Iraq inks deal to pave way for US return

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The Obama administration secured two diplomatic concessions from Iraq’s government on Monday: an immunity deal for U.S. special operations forces and a commitment from Iraq’s prime minister to begin forming a new government.

The immunity agreement paves the way for 300 special operations forces to begin training and advising Iraq’s army, which has repeatedly folded in the face of a charge by the radical Islamic State in Iraq and Syria (ISIS) that has taken over a territory stretching across both countries.

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The president has said the soldiers will assist Iraqi forces staring down the rapidly advancing Sunni Muslim group, which over the weekend captured a pair of pivotal border crossings with Syria and Jordan.

Officials say the advisers will also play a crucial role in improving American intelligence in the region, were the president to decide at some point to authorize military action.

Separately, Secretary of State John Kerry announced that Iraqi Prime Minister Nouri al-Maliki had agreed Monday to begin the process of forming a new national government by July 1.

The Obama administration has repeatedly said that it is up to Iraq to choose its next leader, and says it remains hopeful that the divisive Maliki will not be selected to serve a third term. 

The White House is thought to favor a new leader who could reach out to Sunnis and Kurds who complain the Shiite Maliki purged moderate members of opposition factions from his government.

“When all of Iraq’s people can shape Iraq’s future, when the legitimate concerns and aspirations of all of Iraq’s communities — Sunni, Shiite, Kurd — are all respected, that is when Iraq is strongest,” Kerry said Monday during an unscheduled stop in Baghdad. “And that is when Iraq will be the most secure.”

The agreements provide a rare bit of good news for the administration, which has grappled with the swift progression of ISIS through Iraq.

On Monday, press secretary Josh Earnest conceded that the White House was “concerned about the security situation in Iraq” amid reports of additional ISIS gains.

But Earnest stressed that “this is a problem that’s going to be solved politically, and it’s going to require some very difficult choices to be made by Iraq’s political leaders.”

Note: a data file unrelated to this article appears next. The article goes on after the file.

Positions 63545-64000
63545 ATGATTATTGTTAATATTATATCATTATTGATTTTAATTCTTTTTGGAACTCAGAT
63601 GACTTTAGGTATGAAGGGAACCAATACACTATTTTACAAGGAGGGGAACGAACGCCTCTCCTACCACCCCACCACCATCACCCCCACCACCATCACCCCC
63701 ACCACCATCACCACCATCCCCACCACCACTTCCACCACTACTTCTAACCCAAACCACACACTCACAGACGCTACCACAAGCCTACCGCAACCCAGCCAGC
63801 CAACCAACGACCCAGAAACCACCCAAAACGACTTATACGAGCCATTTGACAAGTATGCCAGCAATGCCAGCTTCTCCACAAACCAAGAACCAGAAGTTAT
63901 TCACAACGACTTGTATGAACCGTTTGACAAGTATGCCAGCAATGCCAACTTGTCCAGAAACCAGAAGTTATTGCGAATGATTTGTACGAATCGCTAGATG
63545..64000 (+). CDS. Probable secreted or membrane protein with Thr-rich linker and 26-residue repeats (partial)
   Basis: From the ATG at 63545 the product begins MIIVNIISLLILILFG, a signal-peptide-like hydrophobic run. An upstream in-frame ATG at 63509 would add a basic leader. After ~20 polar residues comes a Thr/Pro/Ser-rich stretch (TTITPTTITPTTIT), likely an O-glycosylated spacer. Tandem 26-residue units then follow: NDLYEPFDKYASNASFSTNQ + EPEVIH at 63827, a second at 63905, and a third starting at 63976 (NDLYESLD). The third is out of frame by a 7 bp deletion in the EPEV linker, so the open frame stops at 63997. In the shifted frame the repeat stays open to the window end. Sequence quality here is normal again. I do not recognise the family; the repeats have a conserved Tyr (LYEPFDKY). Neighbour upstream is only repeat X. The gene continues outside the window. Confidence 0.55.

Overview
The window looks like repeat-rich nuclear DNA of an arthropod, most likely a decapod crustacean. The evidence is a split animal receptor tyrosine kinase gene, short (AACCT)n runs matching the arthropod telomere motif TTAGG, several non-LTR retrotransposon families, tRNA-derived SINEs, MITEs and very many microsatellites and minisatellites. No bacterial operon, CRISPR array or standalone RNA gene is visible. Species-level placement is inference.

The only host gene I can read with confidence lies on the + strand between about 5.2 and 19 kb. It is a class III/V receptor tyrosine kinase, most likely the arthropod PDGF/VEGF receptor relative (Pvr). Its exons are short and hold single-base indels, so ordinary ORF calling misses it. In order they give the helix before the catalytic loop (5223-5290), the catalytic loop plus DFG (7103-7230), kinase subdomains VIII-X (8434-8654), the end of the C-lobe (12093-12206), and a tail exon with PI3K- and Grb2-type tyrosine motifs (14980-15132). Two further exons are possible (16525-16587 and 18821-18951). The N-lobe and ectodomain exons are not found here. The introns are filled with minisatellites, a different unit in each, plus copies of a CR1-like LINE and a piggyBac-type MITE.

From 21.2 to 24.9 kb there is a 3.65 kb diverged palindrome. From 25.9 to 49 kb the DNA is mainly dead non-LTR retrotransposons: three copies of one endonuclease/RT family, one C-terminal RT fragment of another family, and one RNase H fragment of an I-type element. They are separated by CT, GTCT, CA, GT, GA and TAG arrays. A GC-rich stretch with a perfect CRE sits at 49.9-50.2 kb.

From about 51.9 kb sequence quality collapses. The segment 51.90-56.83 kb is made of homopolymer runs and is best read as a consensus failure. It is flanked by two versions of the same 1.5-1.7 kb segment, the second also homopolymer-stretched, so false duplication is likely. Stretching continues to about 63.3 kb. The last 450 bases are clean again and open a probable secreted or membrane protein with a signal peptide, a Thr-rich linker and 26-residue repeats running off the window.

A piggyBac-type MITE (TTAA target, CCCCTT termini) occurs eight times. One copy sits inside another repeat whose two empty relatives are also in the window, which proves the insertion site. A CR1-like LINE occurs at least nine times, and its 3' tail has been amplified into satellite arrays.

“Pursuing a political agenda that’s more inclusive, that gives every Iraqi a stake in that country’s prosperity in the future, is the only way that the nation of Iraq can present a united front to the extremists there that don’t have the best of intentions,” Earnest said.

Still, the emphasis placed by the administration on securing the amnesty agreement for American troops suggests U.S. soldiers could find themselves in trouble. 

Although administration officials insist that the mission, which would see the troops embedding at joint operation centers in Baghdad and Northern Iraq, is “non-combat,” they also acknowledge that the troops need legal protection. 

“There’s no question that we are putting people into harm’s way,” Pentagon spokesman Army Col. Steve Warren said Monday. 

The agreement between the U.S. and Iraq would grant U.S. troops immunity from prosecution under Iraqi law, who will instead be subject to the Uniform Code of Military Justice. 

The agreement came via “diplomatic note,” an official exchange of communication between the two governments, and paves the way for the advisers to begin standing up teams of about a dozen to begin training and advising Iraqi security forces.

Defense officials say there is “no intent for these special operators to be engaged in direct combat.” 

“They don’t have an offensive role. They’re strictly there as advisers. So they should not, as a matter of routine, come into direct contact with the enemy,” Warren said. 

In another sign troops could find themselves in danger, special operations forces dispatched to Iraq will earn “imminent danger pay.” Soldiers deploying to Iraq will bank an additional $7.50 per day, for a maximum of $225 per month. 

The Obama administration was not able to obtain immunity for U.S. troops in 2011, leading to a full withdrawal of American troops.

Officials said this time it was different, given the smaller number of forces. 

“This is a much smaller number of advisers, a clear Iraqi request for us and appropriate assurances from the government,” State spokeswoman Marie Harf said. “So it’s just a very different situation.”

Meanwhile, U.S. officials also face an uphill climb in convincing Iraq’s factions to buy into a unified vision of the country. 

Over the weekend, Iran’s Supreme Leader Ayatollah Ali Khamenei accused Washington of attempting to regain control of Iraq.

And the president of Iraq’s autonomous Kurdish region has called on Maliki to resign, and threatened to hold an independence referendum that would dissolve ties with the rest of Iraq.

“The time is now for the Kurdish people to determine their future,” Kurdish leader Massoud Barzani said in a weekend interview with CNN. “We are living in an Iraq that is completely different from the Iraq of two weeks ago.”

In Baghdad, Kerry warned the country faced “an existential threat” and told leaders “the very future of Iraq depends on choices that will be made in the next days and weeks.”

But Kerry also offered U.S. support if leaders were able to strike compromises as they assemble their new government. 

“The support will be intense and sustained and if Iraq’s leaders take the necessary steps to bring the country together, it will be effective,” he said.